For a recent programming assignment that I was given at university, I was required to do some random number generation. I decided to write my program in such a way that it needed a set of random numbers (with a fixed set size), each of which had to be within a fixed range, and all of which had to add up to a fixed total. In other words, what I needed was a function that let me say: *"give me 50 random numbers, and make sure that each of those numbers is between 1 and 20, and also make sure that the total of all those numbers is 200... and remember, despite all that, they have to be random!"* Only problem? Finding a function that returns such data is extremely difficult.

Fortunately, I stumbled across the ingenious randfixedsum, by Roger Stafford. Randfixedsum — as its name suggests — does exactly what I was looking for. The only thing that was stopping me from using it, is that it's written in Matlab. And I needed it in C# (per the requirements of my programming assignment). And that, my friends, is the story of why I decided to port it! This was the first time I've ever used Matlab (actually, I used Octave, a free alternative), and it's pretty different to anything else I've ever programmed with. So I hope I've done a decent job of porting it, but let me know if I've made any major mistakes. I also ported the function over to PHP, as that's my language of choice these days. Download, tinker, and enjoy.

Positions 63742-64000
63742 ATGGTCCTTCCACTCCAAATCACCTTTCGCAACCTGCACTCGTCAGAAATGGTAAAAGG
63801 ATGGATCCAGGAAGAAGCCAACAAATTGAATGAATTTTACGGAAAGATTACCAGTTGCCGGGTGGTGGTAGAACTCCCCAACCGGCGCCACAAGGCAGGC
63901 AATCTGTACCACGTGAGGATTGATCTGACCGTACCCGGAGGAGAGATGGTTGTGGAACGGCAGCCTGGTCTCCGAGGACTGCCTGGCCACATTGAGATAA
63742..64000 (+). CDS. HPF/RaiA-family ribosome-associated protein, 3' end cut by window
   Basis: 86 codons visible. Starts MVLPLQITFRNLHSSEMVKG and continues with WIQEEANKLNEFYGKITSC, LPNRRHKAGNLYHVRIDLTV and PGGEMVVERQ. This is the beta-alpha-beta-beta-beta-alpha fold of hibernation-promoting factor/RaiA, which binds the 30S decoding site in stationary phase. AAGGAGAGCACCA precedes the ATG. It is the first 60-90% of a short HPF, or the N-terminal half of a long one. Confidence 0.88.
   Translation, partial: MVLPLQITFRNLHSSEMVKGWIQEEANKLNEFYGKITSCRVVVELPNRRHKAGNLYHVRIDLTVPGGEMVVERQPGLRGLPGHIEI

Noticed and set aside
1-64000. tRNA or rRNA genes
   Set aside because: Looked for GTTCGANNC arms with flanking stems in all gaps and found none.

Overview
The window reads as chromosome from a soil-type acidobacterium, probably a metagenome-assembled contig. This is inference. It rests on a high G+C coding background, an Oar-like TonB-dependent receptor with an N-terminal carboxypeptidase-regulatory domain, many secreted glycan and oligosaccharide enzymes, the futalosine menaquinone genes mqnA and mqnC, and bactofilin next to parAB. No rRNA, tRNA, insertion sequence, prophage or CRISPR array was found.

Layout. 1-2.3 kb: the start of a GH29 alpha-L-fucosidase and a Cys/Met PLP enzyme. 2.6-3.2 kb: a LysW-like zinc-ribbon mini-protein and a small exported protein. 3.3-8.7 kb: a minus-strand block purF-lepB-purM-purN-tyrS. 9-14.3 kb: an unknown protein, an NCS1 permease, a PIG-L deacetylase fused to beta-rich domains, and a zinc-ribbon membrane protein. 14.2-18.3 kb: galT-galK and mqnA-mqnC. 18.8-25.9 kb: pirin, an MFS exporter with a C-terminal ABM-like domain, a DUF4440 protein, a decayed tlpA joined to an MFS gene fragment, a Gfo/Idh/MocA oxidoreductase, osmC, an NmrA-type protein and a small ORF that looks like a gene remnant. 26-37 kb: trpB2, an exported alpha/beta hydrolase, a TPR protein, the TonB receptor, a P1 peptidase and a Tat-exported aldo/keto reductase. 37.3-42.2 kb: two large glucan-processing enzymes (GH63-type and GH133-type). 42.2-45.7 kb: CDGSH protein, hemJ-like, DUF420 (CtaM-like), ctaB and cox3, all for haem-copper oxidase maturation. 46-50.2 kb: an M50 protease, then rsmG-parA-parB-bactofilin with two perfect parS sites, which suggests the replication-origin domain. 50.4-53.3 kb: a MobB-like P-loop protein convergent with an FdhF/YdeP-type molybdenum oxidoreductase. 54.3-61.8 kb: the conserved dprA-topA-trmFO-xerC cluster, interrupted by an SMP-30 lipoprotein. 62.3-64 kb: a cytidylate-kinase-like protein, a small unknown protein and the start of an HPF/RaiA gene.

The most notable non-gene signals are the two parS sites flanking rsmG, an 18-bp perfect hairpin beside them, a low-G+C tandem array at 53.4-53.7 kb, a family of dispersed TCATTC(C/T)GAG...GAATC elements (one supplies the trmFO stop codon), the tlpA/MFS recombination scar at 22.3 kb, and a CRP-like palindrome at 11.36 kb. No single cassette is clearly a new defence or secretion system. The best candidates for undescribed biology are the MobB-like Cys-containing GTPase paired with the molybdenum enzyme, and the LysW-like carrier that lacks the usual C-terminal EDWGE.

My ported functions produce almost identical output to the Matlab original. The main difference is that my versions only return a 1-dimensional set of numbers, as opposed to an *n*-dimensional set. Consequently, they also neglect to return the volume of the set, since this is always equal to the length of the set when there's only one dimension. I didn't port the *n*-dimensions functionality, because in my case I didn't need it — if you happen to need it, then you're welcome to port it yourself. You're also welcome to "port my ports" to whatever other languages take your fancy. Porting them from vector-based Matlab to procedural-based C# and PHP was the hard part. Porting them to any other procedural or OO language from here is the easy part. Please let me know if you make any versions of your own — I'd love to take a look at them.